Vincent Blok on calculating workers' lived experience.
From 1934–1935 on, Heidegger
stresses that the appearance of the work-world in its usability presupposes
the representation of beings as potential energy and the calculation of their
possible functionality. This calculation is not necessarily
carried out in figures but has to be understood as an accounting—a taking
into account—that proceeds in a calculating way; it counts on something
and calculates with something in order to calculate the beneficiality of the
work for the worker. The work-world is “the re-presented by calculating and
calculation, where all depends on securing the operational effectiveness of
the power, and whose essence (machination) pervades everything.” From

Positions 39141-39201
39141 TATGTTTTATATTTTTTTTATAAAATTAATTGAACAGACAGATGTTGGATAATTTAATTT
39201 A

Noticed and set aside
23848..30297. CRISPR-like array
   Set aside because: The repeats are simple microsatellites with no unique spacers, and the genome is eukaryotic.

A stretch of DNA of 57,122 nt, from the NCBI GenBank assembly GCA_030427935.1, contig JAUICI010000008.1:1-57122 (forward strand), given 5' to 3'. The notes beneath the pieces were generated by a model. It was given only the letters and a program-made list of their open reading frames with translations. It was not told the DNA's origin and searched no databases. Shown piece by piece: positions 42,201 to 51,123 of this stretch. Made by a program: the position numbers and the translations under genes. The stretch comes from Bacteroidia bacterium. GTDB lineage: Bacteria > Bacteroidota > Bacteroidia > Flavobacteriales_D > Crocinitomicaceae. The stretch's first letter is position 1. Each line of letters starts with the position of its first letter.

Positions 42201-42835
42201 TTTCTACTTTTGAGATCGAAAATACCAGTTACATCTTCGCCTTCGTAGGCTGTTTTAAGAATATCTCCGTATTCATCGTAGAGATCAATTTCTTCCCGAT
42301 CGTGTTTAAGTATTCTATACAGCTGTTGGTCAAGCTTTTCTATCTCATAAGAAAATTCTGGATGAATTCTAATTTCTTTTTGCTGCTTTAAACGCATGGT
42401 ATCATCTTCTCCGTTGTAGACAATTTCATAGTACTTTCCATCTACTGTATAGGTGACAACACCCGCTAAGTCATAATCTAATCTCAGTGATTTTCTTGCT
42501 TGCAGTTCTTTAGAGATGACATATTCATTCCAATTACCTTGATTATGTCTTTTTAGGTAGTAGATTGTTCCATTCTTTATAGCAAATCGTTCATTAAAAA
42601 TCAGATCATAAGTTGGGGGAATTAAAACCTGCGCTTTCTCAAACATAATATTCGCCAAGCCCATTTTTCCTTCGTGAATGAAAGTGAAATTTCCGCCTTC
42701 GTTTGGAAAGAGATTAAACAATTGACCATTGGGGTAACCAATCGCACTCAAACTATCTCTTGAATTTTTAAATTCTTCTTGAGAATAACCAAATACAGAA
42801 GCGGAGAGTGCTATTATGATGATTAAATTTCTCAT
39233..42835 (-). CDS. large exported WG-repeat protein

1934 on, Heidegger concentrates on machination as the origin of our being-at-work; the work-world appears as re-presented (machination) for human
experience as representation (lived experience). Lived experience is the center
of reference on which the makeability of beings depends, which means
that beings (machination) count as being to the extent that they are experienced
in life, i.e., to the degree and extent that they become life-experience.
With this, it becomes clear that machination and lived experience is the
essence of the work-world and of the worker as the subject of our being-at-work in the work-world.